There are hundreds of assessments for leaders. The content and quality of these assessments vary greatly. You can spend a lot of time and money taking surveys to tell you the quality of your leadership. There are a few leading indicators that can be used to give a pretty good picture of the overall quality of your leadership. If you know how to reinforce people well, you are going to score well on any leadership assessment.
Build a Reinforcing Culture
Leaders who are good at reinforcing others well end up gaining substantial leverage. Simply put, people tend to perform better if they feel appreciated. Since the days of Pavlov, we know that conditioning leads to improved actions, so this is no surprise. Unfortunately many leaders do not know or appreciate that reinforcement is a minefield. There are numerous ways to reinforce poorly. I have outlined these in my books and in other articles. Four categories of poor reinforcement are:
• Reinforcing with trivial trinkets to extreme
• Not being sincere with reinforcement
• Having timing and method not feel reinforcing to the receiver
• Applying reinforcement that is perceived biased and inequitable
For this article I want to focus on the culture rather than just the reinforcement habits of the leader. It is one thing to avoid the pitfalls above as a single person. That action will have leverage, but it will not change the whole organization nearly as much as if the leader encourages everyone in the organization to become good at reinforcing. What are some tips to allow this to happen?
Model good reinforcement yourself – always take the opportunity to make people feel good when they do good things. Do not rely on trivial gifts like t-shits and pencils. Use a variety of techniques and use simple verbal or written praise for most of this work.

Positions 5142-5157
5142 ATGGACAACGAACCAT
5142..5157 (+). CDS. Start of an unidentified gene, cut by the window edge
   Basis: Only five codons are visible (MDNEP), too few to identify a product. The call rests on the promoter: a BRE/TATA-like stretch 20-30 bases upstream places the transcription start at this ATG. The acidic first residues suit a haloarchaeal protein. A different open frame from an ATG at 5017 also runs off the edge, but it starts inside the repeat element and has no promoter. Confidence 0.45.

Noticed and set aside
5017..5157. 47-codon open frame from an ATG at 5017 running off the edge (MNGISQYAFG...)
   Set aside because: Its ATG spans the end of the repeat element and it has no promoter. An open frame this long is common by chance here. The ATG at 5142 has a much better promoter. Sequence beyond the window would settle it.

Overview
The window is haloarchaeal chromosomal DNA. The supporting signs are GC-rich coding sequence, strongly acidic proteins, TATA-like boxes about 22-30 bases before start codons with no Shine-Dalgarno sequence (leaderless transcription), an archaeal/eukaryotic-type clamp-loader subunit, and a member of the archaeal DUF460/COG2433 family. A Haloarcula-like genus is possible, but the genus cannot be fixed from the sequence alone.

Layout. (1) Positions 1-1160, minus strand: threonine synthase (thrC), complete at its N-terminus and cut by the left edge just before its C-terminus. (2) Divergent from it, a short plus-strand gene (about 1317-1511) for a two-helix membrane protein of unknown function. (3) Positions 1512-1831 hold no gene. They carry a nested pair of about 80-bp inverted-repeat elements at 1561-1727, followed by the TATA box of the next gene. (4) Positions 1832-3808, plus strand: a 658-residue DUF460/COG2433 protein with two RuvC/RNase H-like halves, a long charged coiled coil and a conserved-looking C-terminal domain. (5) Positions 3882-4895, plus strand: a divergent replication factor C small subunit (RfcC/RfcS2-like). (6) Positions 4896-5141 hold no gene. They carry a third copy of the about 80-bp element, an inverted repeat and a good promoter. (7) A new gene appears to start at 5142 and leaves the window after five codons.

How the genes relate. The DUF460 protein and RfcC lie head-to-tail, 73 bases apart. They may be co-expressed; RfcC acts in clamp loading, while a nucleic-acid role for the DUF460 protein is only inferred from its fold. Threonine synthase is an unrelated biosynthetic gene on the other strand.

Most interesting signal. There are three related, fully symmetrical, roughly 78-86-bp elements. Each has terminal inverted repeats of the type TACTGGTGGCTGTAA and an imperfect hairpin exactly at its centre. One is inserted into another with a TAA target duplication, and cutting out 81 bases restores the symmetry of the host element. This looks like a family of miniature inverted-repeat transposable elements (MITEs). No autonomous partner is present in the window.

Talk about the technology and the pitfalls – discuss successes and failures openly. If an attempt at reinforcement backfires, hold a meeting to debrief what went wrong, how it can be corrected, and how it can be prevented in the future.
Reinforce people when they reinforce others – I know that reads like double talk or circular logic. The idea is that the leader needs to enhance the good feelings that people in the organization get when they take the time to say or write “thank you” to other people in the group. I would always get back to someone who wrote a thank you note to a co-worker thanking her for the help or whatever. The essence of my note was to make the originator feel great about taking the time to recognize the good deeds of another person.
Reinforcement by a peer is one of the most powerful ways to encourage people to do more good deeds. By reinforcing the reinforcer, you encourage that behavior at all levels in the organization simultaneously. It builds trust and creates higher motivation.
Bob Whipple is CEO of Leadergrow Inc., a company dedicated to growing leaders. He speaks and conducts seminars on building trust in organizations. He can be reached at email@example.com or 585-392-7763.